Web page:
Originally Posted by Beantown Bronco
Depending on how large the sample size is, yes, 4 CAN be better than 5. It's all in how you get there.
Clinton Portis was the master of the 100 yard game and often had a nice 5 ypc with us. The problem was, 80 of those yards would come on 3 or 4 carries. The other 15+ carries he'd only get 30 or so yards. That CAN hurt a team more than a guy who spreads his 4 yards per carry out fairly evenly over the course of a full game. A Mike Anderson type. When you need a guy to extend drives and rest the defense, a consistent 4 yard per carry guy can help out a lot more than an all or nothing "home run hitter" can.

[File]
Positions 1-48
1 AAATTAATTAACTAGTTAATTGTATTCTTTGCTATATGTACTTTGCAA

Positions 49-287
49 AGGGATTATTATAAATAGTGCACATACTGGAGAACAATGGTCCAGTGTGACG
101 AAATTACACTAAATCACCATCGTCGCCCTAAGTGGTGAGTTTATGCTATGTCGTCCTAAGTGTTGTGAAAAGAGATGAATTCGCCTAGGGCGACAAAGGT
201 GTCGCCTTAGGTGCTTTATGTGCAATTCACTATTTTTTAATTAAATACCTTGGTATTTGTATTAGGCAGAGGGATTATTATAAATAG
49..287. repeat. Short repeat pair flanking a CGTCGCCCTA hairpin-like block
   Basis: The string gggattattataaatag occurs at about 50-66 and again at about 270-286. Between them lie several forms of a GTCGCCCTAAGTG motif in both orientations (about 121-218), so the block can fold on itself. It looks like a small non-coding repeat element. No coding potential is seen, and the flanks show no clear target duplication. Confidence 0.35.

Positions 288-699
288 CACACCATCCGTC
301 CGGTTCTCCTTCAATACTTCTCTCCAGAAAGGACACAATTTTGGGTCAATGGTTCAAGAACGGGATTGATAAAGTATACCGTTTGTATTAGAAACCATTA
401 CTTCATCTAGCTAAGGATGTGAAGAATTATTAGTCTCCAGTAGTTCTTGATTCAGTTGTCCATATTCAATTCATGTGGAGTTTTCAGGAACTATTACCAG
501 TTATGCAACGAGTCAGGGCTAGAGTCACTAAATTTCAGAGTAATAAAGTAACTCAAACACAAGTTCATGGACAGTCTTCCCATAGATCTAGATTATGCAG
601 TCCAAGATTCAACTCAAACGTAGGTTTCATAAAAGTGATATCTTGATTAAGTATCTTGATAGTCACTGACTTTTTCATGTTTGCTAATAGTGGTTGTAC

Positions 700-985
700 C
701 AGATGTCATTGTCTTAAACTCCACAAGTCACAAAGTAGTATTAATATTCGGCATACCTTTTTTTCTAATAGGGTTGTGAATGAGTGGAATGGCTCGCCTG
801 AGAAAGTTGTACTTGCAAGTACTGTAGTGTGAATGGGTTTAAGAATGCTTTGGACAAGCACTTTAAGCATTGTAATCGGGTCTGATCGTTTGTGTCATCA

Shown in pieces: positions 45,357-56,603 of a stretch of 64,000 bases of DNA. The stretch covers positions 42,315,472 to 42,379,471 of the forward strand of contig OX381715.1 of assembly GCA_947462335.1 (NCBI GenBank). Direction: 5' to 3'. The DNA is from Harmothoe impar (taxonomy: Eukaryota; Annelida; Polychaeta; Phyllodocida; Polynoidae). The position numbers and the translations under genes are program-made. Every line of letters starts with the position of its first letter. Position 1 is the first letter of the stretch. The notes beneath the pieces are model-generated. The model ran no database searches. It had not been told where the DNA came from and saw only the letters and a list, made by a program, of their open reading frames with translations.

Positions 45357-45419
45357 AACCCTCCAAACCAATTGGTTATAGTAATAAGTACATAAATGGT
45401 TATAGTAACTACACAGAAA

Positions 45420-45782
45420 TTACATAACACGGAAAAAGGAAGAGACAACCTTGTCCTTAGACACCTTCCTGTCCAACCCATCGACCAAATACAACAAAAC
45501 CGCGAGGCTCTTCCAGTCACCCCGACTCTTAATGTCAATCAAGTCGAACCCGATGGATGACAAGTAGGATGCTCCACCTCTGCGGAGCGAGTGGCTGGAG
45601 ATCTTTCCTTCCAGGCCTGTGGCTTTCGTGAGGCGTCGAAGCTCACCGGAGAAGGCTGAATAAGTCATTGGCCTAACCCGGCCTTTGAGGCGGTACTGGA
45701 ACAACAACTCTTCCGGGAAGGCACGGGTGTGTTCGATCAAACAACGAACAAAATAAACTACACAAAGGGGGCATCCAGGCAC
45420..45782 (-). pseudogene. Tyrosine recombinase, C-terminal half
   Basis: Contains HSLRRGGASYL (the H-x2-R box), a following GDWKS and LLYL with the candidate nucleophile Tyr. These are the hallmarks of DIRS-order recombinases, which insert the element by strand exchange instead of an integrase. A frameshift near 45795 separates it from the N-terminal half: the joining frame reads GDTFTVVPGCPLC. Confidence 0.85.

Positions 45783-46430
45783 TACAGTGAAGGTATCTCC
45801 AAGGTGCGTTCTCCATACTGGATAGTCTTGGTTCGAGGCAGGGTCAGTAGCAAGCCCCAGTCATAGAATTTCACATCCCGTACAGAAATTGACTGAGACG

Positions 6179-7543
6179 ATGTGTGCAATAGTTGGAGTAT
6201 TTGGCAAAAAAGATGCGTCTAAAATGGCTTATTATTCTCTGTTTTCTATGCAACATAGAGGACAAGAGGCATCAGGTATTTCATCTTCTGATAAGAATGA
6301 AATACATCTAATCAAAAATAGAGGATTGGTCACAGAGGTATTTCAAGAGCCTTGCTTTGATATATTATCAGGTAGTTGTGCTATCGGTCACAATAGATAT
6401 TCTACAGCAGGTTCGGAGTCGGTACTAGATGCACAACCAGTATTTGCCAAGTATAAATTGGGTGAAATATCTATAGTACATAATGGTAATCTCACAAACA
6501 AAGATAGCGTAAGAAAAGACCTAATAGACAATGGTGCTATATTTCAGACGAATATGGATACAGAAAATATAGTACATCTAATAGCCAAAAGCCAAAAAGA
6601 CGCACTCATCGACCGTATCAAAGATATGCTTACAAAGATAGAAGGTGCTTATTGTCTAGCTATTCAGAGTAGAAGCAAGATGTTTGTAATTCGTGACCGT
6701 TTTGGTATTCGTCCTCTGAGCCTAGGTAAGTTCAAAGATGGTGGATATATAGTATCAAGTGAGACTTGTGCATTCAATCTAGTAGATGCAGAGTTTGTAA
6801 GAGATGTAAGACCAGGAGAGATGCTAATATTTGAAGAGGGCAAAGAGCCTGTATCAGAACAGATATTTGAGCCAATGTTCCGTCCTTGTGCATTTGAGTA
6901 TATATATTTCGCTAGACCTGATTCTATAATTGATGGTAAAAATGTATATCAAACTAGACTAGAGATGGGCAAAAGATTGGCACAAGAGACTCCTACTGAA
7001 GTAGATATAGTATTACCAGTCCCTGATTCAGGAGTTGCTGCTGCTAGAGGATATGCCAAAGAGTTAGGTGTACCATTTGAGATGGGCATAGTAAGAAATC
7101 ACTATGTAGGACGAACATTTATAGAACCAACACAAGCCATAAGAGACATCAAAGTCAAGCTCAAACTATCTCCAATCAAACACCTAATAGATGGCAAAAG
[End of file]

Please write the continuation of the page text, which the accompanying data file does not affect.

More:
That's nice and all, so long as you can assume that the player is given equal opportunity in different types of scenarios. But even to the casual observer that wasn't the case. If it was close on 3rd down, they ran. Here's a fun situational stat:
Tim Tebow, 2011 3rd down passing attempts:
Less than 3 yards to gain: 2
More than 8 yards to gain: 43
And then morons b**** about his 3rd down conversion percentage.
And just for your reference, Kyle Orton was allowed to throw 8 times on 3rd and less than 3, just in his 4.5 games last year.